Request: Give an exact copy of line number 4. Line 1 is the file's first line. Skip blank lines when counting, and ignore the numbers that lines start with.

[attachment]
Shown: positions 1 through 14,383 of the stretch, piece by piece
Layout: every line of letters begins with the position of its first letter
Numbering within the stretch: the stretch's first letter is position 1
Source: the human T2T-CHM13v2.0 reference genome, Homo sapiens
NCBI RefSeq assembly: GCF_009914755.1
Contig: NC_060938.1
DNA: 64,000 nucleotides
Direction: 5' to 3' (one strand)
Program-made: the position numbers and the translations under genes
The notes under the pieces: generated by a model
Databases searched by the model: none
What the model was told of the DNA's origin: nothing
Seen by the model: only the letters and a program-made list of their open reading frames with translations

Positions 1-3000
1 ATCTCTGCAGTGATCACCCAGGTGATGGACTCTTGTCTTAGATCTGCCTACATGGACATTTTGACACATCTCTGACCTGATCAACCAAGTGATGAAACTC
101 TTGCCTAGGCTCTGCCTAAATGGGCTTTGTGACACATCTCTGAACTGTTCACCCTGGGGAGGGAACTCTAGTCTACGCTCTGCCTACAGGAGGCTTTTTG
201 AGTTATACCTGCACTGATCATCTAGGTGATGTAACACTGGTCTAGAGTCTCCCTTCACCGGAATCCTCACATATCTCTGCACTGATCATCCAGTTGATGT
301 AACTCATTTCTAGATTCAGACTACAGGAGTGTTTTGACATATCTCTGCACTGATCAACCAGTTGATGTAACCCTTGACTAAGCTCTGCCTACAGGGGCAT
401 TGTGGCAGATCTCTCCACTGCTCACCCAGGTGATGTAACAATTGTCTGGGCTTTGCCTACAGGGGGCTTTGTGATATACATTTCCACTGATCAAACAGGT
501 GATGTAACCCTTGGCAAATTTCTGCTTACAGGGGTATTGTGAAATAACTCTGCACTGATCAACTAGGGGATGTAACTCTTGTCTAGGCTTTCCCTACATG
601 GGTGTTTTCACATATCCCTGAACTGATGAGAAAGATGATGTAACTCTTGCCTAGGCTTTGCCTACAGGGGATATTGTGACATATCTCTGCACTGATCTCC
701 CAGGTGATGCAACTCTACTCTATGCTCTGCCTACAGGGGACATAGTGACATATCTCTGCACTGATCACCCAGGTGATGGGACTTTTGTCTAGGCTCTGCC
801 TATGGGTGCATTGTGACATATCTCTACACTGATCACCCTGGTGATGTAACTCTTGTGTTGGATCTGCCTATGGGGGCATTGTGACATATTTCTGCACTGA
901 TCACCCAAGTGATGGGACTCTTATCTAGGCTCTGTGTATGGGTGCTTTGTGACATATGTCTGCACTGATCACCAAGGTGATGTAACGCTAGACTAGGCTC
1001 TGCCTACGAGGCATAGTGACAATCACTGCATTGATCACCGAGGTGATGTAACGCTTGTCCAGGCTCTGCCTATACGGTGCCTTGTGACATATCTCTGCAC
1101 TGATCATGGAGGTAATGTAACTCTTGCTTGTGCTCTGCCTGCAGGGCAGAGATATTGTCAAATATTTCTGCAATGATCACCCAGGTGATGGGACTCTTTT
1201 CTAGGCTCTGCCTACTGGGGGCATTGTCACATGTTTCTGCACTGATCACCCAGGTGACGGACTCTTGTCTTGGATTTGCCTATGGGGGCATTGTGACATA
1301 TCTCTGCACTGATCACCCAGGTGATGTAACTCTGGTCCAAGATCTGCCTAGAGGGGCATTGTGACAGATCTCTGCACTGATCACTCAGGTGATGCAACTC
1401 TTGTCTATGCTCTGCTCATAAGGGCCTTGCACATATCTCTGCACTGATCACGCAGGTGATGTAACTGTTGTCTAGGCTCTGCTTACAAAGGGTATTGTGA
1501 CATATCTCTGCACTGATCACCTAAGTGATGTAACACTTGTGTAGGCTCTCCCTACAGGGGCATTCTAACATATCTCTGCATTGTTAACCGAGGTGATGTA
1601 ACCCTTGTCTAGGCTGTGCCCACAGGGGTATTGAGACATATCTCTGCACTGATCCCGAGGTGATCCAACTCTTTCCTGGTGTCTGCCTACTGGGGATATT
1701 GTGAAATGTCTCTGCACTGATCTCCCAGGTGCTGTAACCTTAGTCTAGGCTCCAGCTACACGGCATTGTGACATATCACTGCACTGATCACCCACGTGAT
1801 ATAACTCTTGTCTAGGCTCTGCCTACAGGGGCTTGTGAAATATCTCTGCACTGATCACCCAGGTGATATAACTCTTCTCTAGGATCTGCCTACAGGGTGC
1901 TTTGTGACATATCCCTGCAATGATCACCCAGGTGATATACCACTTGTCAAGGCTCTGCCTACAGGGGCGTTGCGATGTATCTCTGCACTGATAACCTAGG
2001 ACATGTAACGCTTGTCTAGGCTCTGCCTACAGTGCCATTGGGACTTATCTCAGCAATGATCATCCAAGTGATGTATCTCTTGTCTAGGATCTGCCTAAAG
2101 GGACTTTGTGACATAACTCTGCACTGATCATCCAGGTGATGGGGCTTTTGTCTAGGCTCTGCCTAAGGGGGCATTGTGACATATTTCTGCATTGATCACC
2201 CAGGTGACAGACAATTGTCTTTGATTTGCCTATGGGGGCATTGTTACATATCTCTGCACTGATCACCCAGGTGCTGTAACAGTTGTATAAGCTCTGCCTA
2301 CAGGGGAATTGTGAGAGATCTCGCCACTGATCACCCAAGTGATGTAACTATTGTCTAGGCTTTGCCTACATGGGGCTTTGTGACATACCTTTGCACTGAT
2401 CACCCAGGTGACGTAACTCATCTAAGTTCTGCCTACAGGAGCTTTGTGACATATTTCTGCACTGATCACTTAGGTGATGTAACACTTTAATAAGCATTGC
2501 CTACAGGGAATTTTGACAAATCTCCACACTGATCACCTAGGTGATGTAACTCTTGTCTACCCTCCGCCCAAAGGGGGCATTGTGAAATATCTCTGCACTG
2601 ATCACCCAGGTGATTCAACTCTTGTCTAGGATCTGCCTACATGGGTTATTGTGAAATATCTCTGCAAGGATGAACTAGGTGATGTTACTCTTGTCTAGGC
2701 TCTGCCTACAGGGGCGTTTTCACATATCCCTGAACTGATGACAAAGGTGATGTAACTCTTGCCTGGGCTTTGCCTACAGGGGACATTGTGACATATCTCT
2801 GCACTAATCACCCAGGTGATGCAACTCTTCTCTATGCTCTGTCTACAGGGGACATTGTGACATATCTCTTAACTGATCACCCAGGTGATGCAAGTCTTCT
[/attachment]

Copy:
Source: the human T2T-CHM13v2.0 reference genome, Homo sapiens